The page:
• pommers
      Posted February 14, 2013 at 10:29 am | Permalink

      Morning Roger

      Re22a. STUFF is defined in Collins as woollen cloth or fabric which the answer isn’t, it’s silk or Rayon. That’s why I’m not convinced.

  2. Jezza
    Posted February 14, 2013 at 10:22 am | Permalink

    I enjoyed this one very much. 3*/5* for me.
    Many thanks to setter (Petitjean perhaps?) and to pommers for the review.

    Re 22a, the definition is ‘stuff’/woven material or fabric.

    • pommers
      Posted February 14, 2013 at 10:30 am | Permalink

      Hi Jezza
      See reply above, but I just looked in the BRB and it says cloth, especially wollen, so I guess that makes it OK.

  3. GM
    Posted February 14, 2013 at 10:25 am | Permalink

    Welcome back Pommers, you’ve been greatly missed!

    • gazza
      Posted February 14, 2013 at 11:52 am | Permalink

      Welcome to the blog GM.

  4. una
    Posted February 14, 2013 at 10:29 am | Permalink

    Nice to see you are back,Pommers, and thanks for the much needed hints for 14d and 15dand22a which I found impossible in an otherwise “lovely” crossword.I like obvious themes, so thanks to the setter too.Favourites were7d,9d,and 13a.

  5. Only fools
    Posted February 14, 2013 at 10:33 am | Permalink

    Glad you’re back .Lower half took twice as long as upper .I was reluctant to put 9d in because I could think of no earthly reason why it was what it was and pretty similar for 18d .Overall has to be 3 * / 4 * for me .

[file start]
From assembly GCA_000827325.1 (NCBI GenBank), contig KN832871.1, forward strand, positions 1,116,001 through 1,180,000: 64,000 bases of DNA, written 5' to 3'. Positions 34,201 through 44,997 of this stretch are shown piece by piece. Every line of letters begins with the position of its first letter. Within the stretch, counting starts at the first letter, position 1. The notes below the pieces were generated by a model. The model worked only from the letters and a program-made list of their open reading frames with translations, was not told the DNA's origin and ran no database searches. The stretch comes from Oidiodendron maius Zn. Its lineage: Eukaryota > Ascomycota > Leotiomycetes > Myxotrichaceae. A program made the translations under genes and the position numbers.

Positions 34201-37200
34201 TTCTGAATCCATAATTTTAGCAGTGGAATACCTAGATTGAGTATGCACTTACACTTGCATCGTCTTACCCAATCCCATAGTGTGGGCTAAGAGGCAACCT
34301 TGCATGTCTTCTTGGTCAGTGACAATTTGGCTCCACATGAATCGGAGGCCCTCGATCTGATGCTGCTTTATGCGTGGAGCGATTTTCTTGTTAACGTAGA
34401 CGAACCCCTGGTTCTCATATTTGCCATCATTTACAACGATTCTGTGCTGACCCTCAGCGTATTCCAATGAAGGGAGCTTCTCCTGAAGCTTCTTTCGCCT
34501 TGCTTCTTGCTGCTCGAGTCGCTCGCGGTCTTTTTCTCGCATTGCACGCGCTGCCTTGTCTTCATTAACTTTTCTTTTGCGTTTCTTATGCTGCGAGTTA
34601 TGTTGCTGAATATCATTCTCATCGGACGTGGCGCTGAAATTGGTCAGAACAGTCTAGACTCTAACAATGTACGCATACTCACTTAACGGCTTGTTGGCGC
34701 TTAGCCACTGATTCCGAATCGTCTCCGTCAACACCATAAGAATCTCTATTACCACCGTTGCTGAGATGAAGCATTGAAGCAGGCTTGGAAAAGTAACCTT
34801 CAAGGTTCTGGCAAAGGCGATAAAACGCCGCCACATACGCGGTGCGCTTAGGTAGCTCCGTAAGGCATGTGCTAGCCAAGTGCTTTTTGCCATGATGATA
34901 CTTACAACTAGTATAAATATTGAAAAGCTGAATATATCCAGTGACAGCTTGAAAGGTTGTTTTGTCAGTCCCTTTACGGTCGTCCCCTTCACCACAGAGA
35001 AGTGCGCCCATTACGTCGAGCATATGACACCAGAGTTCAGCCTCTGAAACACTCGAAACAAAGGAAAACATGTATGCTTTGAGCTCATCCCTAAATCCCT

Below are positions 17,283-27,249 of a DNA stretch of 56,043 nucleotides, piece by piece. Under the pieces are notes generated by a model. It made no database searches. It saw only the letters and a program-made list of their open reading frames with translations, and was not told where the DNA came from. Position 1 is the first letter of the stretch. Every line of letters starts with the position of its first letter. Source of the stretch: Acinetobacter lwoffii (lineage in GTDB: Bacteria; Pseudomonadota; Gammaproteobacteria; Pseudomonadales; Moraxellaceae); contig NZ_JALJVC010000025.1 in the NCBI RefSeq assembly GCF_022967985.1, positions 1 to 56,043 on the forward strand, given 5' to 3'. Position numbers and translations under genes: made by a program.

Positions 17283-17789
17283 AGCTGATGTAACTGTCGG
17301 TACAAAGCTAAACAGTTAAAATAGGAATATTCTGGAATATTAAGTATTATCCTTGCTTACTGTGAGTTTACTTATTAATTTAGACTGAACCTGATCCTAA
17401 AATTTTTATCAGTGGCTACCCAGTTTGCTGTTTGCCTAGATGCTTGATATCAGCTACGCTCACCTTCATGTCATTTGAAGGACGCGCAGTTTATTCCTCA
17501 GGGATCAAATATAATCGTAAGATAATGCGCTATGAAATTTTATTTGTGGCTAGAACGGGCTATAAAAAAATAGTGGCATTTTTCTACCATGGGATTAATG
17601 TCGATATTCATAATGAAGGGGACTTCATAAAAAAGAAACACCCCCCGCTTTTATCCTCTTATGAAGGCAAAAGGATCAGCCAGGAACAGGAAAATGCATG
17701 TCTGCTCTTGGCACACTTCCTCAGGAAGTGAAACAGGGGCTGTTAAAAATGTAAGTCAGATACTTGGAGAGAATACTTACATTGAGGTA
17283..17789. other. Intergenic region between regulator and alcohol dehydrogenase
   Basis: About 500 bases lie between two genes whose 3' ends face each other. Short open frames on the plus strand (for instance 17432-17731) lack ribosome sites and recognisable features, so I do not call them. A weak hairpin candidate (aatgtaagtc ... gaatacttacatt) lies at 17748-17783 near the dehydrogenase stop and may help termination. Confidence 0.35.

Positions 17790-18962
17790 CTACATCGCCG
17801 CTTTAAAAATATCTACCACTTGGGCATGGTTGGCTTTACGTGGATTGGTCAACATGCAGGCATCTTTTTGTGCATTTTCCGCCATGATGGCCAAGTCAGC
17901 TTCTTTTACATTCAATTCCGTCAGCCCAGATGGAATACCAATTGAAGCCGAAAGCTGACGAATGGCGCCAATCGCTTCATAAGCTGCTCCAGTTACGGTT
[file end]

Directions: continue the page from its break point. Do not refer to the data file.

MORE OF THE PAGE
Thanks for the enlightenment and keep well.

    • pommers
      Posted February 14, 2013 at 10:38 am | Permalink

      Same for me re 9d, I really couldn’t see what the horseman was bringing to the party and was on the verge of emailing BD and Gazza for some help when the penny suddenly dropped! Gnomey’s law? :grin:

      18d was last in for me. I guessed the answer from the checkers and the first bit but had to look up burden to get the meaning I didn’t know.

      • gazza
        Posted February 14, 2013 at 12:07 pm | Permalink

        This clue appeared on the back page (DT 27093) only nine days ago:
        Part of song that’s difficult to bear (6)

        • pommers
          Posted February 14, 2013 at 12:12 pm | Permalink

          That’s one I’d forgotten D’OH!!!

          • Only fools
            Posted February 14, 2013 at 12:15 pm | Permalink

            Pleased to see it’s one I didn’t undertake !

        • Kath
          Posted February 14, 2013 at 9:26 pm | Permalink

          Maybe memory not so good then . . . Oh dear! :sad:

  6. Brian
    Posted February 14, 2013 at 10:40 am | Permalink

    Welcome back, glad you are feeling better.